A Study of Characteristics and Determinants of Capital Structure in the UK SMEs Context

Jin, Menglu (2011) A Study of Characteristics and Determinants of Capital Structure in the UK SMEs Context. [Dissertation (University of Nottingham only)] (Unpublished)

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This dissertation studies the characteristics and determinants of capital structure of the UK small- and medium-sized enterprises (SMEs)- by utilizing a balanced panel data comprising 135 UK SMEs from 2001 to 2010. Specifically, the potential determinants of UK SMEs’ capital structure that will be tested in this paper are profitability, firm size, growth opportunities, tangibility, business risk, non-debt tax shields, industry effects and time effects and economic downturns. To achieve this objective, we first review the capital structure theories, especially the trade-off theory and the pecking order theory. Based on the various theories, we set the testable hypotheses for each potential determinant. Afterwards, the panel data estimators- Within Group estimator (Fixed-Effects model), Random-Effects model (RE) and Least Square Dummy Variable estimator (LSDV) are used to empirically test the determinants.

The empirical results have indicated that SMEs’ capital structure differs from large firms due to their own characteristics. Moreover, the results partially coincide with both trade-off theory and pecking order theory, but appear to be a greater validity of the pecking order theory for SMEs, such as strongly evidenced negative influence of profitability and of firm size and positive effect of tangibility on SMEs’ capital structure. A negative effect of non-debt tax shields on long-term debt supports the trade-off theory. The positive effect of tangibility can also support the trade-off theory. Moreover, industry effects and time effects are evidenced to be significantly related to SMEs’ long-term capital structure decisions. SMEs will reduce their long-term debt during economic downturns. No effects of growth opportunities and business risk are found on UK SMEs’ capital structure. Furthermore, the results indicate the effects of the explanatory variables are greater on long-term debt. Only profitability, firm size and industry effects are evidenced to be related to short-term debt.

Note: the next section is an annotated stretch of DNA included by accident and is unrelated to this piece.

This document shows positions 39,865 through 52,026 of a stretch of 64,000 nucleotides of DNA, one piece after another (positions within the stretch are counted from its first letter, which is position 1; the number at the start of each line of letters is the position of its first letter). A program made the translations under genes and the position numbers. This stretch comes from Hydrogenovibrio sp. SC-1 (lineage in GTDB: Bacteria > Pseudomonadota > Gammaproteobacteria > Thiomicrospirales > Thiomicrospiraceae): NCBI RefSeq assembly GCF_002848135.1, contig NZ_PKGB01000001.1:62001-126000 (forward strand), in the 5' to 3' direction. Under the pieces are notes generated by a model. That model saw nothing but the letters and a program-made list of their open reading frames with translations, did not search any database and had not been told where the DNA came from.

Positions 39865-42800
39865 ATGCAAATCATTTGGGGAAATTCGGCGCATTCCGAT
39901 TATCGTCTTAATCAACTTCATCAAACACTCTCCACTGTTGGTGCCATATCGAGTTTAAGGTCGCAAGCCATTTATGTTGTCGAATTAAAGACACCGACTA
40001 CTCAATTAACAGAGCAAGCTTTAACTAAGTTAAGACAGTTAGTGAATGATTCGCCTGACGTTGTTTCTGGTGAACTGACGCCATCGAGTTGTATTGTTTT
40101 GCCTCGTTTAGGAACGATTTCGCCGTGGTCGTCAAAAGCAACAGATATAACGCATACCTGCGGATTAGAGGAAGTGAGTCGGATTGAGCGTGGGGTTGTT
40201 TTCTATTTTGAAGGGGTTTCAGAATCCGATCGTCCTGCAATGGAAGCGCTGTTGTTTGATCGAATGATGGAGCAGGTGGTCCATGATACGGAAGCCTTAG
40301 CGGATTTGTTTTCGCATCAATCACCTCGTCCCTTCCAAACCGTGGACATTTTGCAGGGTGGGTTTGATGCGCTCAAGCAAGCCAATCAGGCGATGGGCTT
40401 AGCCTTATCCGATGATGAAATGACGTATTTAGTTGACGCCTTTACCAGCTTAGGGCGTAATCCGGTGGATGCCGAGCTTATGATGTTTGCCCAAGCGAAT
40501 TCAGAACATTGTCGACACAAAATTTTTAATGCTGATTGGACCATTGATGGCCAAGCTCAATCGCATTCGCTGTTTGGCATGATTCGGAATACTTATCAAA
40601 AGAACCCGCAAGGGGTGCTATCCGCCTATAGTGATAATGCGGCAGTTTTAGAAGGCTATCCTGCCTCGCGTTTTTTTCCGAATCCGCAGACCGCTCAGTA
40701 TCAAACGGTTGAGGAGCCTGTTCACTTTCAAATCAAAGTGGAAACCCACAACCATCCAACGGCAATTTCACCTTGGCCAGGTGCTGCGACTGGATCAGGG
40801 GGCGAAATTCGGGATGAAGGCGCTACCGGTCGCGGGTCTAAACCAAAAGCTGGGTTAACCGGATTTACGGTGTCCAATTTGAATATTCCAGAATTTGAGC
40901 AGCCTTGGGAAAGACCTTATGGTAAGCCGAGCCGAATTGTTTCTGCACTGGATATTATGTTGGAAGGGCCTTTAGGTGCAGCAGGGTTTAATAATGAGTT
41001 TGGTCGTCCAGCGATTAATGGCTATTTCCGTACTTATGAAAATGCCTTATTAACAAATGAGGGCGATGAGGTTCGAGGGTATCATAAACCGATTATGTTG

Key words: Capital structure, UK SMEs, Trade-off theory, Pecking-order theory

Item Type: Dissertation (University of Nottingham only)
Depositing User: EP, Services
Date Deposited: 25 Apr 2012 14:14
Last Modified: 22 Oct 2016 13:01
URI: http://eprints.nottingham.ac.uk/id/eprint/25216

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